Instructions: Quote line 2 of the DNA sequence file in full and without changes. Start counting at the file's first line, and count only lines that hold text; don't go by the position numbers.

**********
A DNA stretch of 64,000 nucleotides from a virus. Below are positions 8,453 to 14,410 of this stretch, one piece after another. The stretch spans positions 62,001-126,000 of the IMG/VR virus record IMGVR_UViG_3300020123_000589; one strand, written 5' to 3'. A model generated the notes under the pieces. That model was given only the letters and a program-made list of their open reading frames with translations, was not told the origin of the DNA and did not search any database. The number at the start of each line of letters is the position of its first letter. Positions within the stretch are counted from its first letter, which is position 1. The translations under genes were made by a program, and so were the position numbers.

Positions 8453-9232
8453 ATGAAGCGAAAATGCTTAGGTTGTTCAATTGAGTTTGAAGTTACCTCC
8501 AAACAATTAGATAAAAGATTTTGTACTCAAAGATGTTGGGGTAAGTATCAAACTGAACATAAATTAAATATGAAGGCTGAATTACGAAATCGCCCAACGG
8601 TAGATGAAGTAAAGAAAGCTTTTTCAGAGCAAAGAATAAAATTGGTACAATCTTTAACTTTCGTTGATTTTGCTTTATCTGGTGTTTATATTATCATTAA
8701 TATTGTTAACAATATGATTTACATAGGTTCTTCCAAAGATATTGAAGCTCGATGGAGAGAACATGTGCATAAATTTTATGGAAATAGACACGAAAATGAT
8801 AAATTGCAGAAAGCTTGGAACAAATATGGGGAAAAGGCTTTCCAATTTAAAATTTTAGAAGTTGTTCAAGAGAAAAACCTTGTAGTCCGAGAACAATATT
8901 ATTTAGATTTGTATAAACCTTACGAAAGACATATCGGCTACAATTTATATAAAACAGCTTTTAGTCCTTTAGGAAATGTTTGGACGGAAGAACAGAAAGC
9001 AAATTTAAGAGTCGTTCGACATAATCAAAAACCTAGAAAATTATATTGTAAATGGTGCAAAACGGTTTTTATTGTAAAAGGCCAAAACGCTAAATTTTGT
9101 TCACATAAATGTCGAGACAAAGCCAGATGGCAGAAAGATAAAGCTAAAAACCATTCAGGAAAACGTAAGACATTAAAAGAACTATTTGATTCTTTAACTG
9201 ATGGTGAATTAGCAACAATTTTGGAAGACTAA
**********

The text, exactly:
Positions 8453-9232